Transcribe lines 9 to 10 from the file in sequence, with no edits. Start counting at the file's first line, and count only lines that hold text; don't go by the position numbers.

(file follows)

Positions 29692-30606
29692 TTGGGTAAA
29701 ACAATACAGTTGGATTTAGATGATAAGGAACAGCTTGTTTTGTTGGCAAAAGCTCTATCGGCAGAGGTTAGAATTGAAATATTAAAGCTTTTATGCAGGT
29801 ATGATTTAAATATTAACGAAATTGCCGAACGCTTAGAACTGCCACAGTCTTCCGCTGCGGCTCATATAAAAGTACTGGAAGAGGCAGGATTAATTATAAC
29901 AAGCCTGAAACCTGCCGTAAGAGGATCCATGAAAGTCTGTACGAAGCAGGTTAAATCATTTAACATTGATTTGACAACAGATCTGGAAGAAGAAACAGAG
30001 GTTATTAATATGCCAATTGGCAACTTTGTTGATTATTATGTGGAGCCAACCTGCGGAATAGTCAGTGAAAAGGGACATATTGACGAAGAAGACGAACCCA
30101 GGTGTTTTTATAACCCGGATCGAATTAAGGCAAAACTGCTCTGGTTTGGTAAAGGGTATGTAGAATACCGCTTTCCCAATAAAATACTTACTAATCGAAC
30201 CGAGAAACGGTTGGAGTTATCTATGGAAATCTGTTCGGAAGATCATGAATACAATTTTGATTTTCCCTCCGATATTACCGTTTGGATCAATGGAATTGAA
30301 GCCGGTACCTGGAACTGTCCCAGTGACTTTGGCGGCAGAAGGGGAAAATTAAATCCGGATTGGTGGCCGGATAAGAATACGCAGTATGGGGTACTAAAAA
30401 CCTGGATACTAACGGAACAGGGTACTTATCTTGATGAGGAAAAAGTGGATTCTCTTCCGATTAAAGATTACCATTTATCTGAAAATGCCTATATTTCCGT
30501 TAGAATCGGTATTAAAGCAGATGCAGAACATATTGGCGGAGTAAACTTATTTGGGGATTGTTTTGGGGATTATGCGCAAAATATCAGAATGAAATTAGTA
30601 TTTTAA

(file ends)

30301 GCCGGTACCTGGAACTGTCCCAGTGACTTTGGCGGCAGAAGGGGAAAATTAAATCCGGATTGGTGGCCGGATAAGAATACGCAGTATGGGGTACTAAAAA
30401 CCTGGATACTAACGGAACAGGGTACTTATCTTGATGAGGAAAAAGTGGATTCTCTTCCGATTAAAGATTACCATTTATCTGAAAATGCCTATATTTCCGT